Exploding white dwarfs make the calcium in our bones. Dying massive stars release the iron that makes our blood red. Smaller dying stars and red giants produce the essential elements of life: carbon and oxygen. As someone who began their science journey immersed in science fiction, theoretical astronomer A/Professor JJ Eldridge has certainly learned that there is life among the stars, as we are all made of stardust. At the first RSV lecture held with Queers in Science to celebrate the 2020 Midsumma Festival, JJ shared their personal story in breaking the gender binary, reflecting that while they are personally a non-binary individual, their research focuses on the evolution of binary stars.
It’s NAIDOC Week, and what better time to reflect on the significance of the world’s oldest continuous cultures and the incredibly complex knowledge systems that have been sustained through the remarkable practice of “orality?” Dr Duane Hamacher and Krystal de Napoli from Monash University have delivered a number of terrific lectures for audiences across Victoria this year for the Inspiring Australia program, and we’ve prepared these highlights from Duane’s presentation to the Royal Society of Victoria in February to share his passion for the science traditionally encoded in story, song, dance, landscape and skyscape by Aboriginal and Torres Strait Islander peoples in Australia.
Applications are sought for the 2018 Phillip Law Postdoctoral Award for the Physical Sciences, given for excellence in scientific research by an early career researcher in the area of astronomy, astrophysics, chemistry, mathematics, physics, all branches of engineering, and related sciences. The Award is available to candidates within seven years (at the deadline for application) of the awarding of their doctorate from a university in the state of Victoria, Australia.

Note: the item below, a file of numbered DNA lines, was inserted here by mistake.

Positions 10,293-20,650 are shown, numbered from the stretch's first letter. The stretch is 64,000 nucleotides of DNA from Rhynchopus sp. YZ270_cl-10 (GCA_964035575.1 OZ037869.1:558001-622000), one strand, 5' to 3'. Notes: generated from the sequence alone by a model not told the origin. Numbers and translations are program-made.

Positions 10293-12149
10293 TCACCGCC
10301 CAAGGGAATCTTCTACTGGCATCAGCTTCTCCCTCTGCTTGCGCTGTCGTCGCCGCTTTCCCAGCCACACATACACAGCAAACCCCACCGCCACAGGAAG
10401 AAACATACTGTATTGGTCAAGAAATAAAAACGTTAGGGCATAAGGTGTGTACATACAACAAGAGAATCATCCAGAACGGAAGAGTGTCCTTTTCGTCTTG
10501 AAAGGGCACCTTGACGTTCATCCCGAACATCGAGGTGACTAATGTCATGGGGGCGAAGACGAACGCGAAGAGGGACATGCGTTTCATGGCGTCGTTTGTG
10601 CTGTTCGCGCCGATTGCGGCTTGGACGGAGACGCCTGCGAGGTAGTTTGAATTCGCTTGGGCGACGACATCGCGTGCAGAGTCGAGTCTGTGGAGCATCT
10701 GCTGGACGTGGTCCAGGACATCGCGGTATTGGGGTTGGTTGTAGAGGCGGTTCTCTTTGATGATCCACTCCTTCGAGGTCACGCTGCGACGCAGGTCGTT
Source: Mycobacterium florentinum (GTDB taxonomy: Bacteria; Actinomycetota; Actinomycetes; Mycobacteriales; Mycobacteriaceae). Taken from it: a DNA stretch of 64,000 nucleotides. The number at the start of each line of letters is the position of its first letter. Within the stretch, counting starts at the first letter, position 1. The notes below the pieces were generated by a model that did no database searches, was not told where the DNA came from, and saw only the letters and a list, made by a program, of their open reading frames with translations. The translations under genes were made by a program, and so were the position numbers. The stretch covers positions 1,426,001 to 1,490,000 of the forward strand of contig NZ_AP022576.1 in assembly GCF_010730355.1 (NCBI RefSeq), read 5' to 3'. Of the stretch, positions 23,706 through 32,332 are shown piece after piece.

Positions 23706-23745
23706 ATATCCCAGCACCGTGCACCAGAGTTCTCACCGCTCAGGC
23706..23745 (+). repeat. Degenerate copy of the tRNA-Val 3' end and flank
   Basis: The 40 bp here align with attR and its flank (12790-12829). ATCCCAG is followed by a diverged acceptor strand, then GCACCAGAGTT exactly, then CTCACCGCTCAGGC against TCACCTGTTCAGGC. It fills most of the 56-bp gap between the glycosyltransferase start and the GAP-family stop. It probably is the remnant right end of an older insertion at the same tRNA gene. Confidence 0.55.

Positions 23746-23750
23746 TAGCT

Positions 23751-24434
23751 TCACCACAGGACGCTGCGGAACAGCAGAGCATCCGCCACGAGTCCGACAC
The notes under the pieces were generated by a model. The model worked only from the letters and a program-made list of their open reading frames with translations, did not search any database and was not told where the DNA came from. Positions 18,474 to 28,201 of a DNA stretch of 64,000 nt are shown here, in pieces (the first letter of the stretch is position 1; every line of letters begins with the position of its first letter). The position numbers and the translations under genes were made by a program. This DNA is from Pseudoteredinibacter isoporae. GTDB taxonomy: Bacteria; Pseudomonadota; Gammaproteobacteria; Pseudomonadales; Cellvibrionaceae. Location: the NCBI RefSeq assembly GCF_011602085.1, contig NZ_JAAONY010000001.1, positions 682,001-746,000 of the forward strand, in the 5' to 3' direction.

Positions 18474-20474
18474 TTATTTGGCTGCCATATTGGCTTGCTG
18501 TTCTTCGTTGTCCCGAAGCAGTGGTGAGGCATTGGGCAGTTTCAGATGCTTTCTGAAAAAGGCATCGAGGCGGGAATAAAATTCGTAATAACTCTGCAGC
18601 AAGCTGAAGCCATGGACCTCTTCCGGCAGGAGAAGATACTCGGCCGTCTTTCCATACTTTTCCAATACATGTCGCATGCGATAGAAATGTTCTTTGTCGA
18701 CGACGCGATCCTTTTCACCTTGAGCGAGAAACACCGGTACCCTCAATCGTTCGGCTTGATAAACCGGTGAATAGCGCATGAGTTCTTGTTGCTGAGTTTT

The successful candidate will receive an award certificate and a prize of $3,000, given following an address to the Royal Society of Victoria on the evening of 27th September, 2018.
Dr Duane W. Hamacher’s work seeks to understand how the first Australians developed and embedded scientific information into their knowledge systems. Working closely with Aboriginal and Torres Strait Islander elders, students, and knowledge custodians across Australia, he listens to their stories, songs, and traditions to learn about Indigenous astronomical and geological knowledge, and understand the connections between sky, land, and sea.
The journey of La Trobe University’s Dr Courtney Ennis has been complementary to the journey of Cassini. Using the skills and insight learned throughout his journey, he has been able to use the data sent back to Earth by the Cassini space probe to develop experiments that aid our understanding of the chemistry of Titan. From telescopic observations, spacecraft missions, and experiments on Earth, he can piece together a picture of how life came to be on Earth 3.6 billion years ago.